The new Arsenal stadium artwork: what it looks like, how they did it and why
It just is Arsenal Don’t be afraid of big ideas. A year ago, they made the decision that the Emirates Stadium needed to be renovated. The original artwork installed in the stadium’s early years was faded, sun-damaged, and out for most of its time.
It didn’t take long for the club to prove that a touch-up or subtle replacement wasn’t what it wanted. So, what should they do with a white cloth about the size of a playground?
They arrived at their answer via an elaborate and meandering tour of the art and design worlds and supporter consultations. Mounting eight images on the concrete cores that hold the stadium together recreates the UAE in a vast outdoor gallery. The artwork showcases different concepts, different artists, and different motifs, and the result is intended to be eye-catching while also bringing together what Arsenal means.
Like any art collection, viewers will be drawn to some images more than others. Critics have their opinions. Fans will respond in many ways to what they see. Art is personal, football is emotional – at times, those involved in the project spent so much time thinking about the minutiae of something so big that it’s surprising they can sleep at night. For a football club to take the path of art in such a broad context is quite ambitious. Most stadiums around the world are famous for their architecture. Highbury sure was. The UAE will now be known for its art.
The club put heart and soul into creating something that would make the Emirates feel special. The previous design linked 32 legends from the past around the field, arm in arm. The new design had scope for much more. But where do you start? Where do you stop? How do you get to where they were trying to go with this? In the words of CEO Vinay Venkatesham, “It quickly became clear that this was a huge undertaking.”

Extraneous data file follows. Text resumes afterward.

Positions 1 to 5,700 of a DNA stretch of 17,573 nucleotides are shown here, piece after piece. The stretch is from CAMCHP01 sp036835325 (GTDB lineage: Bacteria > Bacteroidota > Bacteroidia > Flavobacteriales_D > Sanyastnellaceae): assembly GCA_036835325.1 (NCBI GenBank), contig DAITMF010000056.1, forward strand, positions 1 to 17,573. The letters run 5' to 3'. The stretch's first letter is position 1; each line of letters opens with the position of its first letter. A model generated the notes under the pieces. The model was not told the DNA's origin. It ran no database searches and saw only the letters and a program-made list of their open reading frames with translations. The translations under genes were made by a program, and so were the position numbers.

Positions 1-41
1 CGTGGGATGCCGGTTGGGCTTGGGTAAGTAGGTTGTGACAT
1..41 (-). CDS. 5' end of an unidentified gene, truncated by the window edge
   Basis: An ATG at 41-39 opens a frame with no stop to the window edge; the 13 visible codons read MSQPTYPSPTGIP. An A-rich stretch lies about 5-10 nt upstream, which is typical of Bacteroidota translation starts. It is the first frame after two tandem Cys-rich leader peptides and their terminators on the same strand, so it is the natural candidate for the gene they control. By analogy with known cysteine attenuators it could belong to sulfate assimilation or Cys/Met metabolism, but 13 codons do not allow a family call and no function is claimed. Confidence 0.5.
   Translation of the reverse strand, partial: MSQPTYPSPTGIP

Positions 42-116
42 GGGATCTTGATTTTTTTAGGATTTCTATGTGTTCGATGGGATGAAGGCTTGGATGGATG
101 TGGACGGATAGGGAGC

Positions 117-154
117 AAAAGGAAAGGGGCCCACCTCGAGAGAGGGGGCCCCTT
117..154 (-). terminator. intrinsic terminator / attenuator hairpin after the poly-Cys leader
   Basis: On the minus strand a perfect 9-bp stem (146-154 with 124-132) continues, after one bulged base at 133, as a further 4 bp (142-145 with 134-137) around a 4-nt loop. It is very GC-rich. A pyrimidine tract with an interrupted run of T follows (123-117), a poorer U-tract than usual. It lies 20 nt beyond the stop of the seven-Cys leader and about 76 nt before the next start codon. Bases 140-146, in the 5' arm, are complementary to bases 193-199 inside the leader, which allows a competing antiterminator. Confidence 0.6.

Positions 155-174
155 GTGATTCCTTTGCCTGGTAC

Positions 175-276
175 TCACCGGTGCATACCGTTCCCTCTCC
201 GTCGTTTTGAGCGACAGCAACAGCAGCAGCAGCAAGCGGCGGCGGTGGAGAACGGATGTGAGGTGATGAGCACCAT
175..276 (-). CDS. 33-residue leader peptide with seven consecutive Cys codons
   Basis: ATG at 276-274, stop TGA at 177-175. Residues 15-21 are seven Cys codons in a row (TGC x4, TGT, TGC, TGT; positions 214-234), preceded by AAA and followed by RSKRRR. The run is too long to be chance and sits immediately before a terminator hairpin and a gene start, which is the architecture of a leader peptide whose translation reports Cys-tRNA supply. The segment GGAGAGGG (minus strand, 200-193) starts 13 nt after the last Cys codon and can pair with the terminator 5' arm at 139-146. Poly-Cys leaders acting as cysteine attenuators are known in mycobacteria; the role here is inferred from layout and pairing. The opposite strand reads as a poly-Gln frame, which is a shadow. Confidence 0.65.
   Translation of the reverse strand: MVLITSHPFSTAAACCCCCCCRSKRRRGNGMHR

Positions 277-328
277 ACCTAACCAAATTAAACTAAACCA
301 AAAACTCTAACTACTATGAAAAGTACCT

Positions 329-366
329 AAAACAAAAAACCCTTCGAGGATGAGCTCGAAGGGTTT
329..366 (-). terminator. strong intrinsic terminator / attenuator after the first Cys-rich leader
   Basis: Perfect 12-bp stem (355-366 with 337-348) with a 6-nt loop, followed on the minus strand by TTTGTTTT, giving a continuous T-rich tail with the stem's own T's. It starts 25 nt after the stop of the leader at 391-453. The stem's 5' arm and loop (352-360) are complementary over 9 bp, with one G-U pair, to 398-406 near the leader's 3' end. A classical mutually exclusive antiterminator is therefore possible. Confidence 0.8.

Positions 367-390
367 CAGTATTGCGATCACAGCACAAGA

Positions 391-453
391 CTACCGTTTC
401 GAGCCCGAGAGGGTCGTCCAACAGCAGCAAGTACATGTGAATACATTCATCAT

The brief boils down to Arsenal values and a sense of teamwork. Venkatam explains what they hoped to achieve: “How do we bring all parts of Arsenal back to life? Via new art, we have 150 collective fan flags, over 700 fans, Arsenal men, Arsenal women, the academy, Highbury and two of the club’s greatest achievements ever.” It’s all there. It feels like all the different threads of what we represent in 2023. Teamwork is how I sum it up.”
The basis of this process was consultation. It all started from listening to notes that came out of meetings with fans, many of whom were traumatized by the return to football after the pandemic lockdown, when the pitch was not in its best condition. Venkatam captures the story.